President Donald Trump gave his maiden State of the Union address on 30 January, in which he preened over a booming economy, and hailed the return of investment and jobs into the country due to the sweeping tax cut and reform in his administration’s landmark legislative victory. While the address was praised for its conciliatory tone appealing for harmony and unity and seeking common ground, some critics believe that underneath the rhetoric is only a rehash of his old policy ideas. Actually, in his article titled “A year of real change” published on the Washington Examiner less than 2 weeks ago, President Trump shed more light on how he saw and rated his first year in office.
In the article, President Trump sang high praises for himself. First and foremost, he put America first, and made real change in Washington, while creating opportunities for “all of our people”. A renewed spirit was brought to life, and the country is “roaring back more quickly than anyone could have predicted”. “The American dream is real again”. In the fourth quarter, the US economy grew at an annualized rate of more than 3% (which turns out to be an overestimate) and the economy has created over 2 million jobs, with the unemployment rate falling to a 17 year low of 4.1%. A massive tax cut and sweeping tax reform is being launched, making the tax code simpler and fairer, helping more Americans keep their money, and boosting business competiveness. In order to “oil the wheel” of the economy, federal regulations have been rolled back. As a matter of fact, 22 regulatory actions were eliminated for every new regulation. The message is loud and clear - thanks to the combination of these measures, the US economy is thriving and people are prospering. In short, America First is working. However, people are questioning how much credit President Trump can claim, as he apparently inherited an economy already well into recovery from President Barack Obama. When President Obama was still at the helm, US employment, GDP, and inflation were already rising. Furthermore, as the IMF pointed out, current growth is partly driven by cyclical recovery, and economic slack is diminishing, so there is no guarantee how long the good news will continue. That said, in the spirit of giving credit where it is due, President Trump’s TCJA bill is sure to give the US economy a short term boost, though that should be taken with a pinch of salt as it doesn't necessarily translate into higher productivity and total factor productivity, which usually derives from more investment in education, health care, and training.
On trade policy, President Trump is passionately advancing a protectionist trade agenda driven by “America First” and “reciprocal trade relations”. Soon after taking office, he went on a “signing spree”, using a host of executive orders (EOs) and presidential memos, exemplified by the high-profile withdrawal from the TPP. At the very beginning, most of these EOs and memos were dismissed as a trick to circumvent the cumbersome legislation process, but these earlier documents do provide a revealing roadmap for his presidency. Here are some of the major EOs and memos–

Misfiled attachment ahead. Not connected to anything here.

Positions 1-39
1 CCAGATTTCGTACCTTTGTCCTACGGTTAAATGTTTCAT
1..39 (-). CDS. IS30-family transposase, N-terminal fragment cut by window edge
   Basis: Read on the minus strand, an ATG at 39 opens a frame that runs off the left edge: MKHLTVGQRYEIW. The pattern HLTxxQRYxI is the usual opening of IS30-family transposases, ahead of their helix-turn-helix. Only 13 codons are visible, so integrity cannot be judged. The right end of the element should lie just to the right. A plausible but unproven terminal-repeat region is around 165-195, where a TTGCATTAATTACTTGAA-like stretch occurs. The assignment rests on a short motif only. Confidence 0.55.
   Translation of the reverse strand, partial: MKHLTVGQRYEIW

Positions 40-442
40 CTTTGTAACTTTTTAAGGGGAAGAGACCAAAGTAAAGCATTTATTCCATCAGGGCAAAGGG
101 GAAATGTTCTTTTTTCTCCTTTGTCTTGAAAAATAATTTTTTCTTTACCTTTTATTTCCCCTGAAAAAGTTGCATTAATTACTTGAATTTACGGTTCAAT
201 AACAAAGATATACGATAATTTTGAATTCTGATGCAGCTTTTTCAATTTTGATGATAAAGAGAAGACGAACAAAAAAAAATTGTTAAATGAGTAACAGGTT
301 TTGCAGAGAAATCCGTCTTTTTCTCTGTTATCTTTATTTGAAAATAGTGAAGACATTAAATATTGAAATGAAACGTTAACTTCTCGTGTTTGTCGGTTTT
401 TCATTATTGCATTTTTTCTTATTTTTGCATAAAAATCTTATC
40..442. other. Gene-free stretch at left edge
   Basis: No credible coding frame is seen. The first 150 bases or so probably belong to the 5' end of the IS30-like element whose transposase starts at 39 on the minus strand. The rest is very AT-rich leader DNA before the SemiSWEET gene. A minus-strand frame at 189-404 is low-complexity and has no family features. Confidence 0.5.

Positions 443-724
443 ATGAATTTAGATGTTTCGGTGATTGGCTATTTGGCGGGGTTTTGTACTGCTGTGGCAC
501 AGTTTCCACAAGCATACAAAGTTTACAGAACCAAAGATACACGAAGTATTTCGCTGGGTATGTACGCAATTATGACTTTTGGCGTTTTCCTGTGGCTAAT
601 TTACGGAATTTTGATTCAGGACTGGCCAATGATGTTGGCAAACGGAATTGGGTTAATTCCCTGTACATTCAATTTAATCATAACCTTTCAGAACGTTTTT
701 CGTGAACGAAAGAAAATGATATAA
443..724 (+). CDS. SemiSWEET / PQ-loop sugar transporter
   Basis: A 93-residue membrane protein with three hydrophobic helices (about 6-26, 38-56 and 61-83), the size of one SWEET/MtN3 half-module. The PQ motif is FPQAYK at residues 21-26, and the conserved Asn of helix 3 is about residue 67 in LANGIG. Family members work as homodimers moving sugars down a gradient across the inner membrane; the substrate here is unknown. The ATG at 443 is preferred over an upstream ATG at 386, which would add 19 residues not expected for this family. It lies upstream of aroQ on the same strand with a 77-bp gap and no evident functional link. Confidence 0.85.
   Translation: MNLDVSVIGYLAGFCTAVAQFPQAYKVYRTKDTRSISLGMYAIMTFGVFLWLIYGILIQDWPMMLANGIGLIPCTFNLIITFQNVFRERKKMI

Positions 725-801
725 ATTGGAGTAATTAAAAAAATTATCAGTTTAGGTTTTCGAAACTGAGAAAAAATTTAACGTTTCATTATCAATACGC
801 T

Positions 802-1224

In January 2017, announce the withdrawal from TPP, use of domestically produced materials and equipment for pipeline construction and upgrading.
In March 2017, direct the Commerce Department and U.S. Trade Representative to compile a report "Omnibus Report on Significant Trade Deficits" on trade practices that contribute to the trade deficit, scrutinizing America's trade partners and assess whether the country's trade practices unfairly discriminate against the US, direct the Department of Homeland Security to investigate into practices against trade and customs regulations.
In April, direct relevant government agencies to compile a report on “Hire America, Buy America”, establish the Office of Trade and Manufacturing Policy run by Peter Navarro.
In December, order to create a federal strategy to ensure the security and reliable supply of critical minerals in light of the risks for US economy and military due to heavy reliance on imports.
Along with these executive documents, the Trump administration has launched a set of unilateral trade investigations including the Section 301 investigations against intellectual property theft and tech transfer, and 232 national security investigations against imported steel. China features in all these investigations. In a recent announcement, the US has concluded related investigations and will start levying higher tariffs on solar panels and washing machines, for which China is also a primary manufacturer alongside South Korea. With a trade deficit running as high as $275.8 billion in 2017, a volume deemed “unsustainable” by President Trump, recent findings and trade remedy actions are probably a taste of what’s to come. With both Commerce Secretary Wilbur Ross and Trade Representative Robert Lighthizer ratcheting up saber-rattling, a year of trade frictions or even trade war may be looming. But with the US so integrated into the global trading fabric, will this become a pyrrhic victory? As the Chinese leadership pointed out, no one will emerge as a winner in a trade war.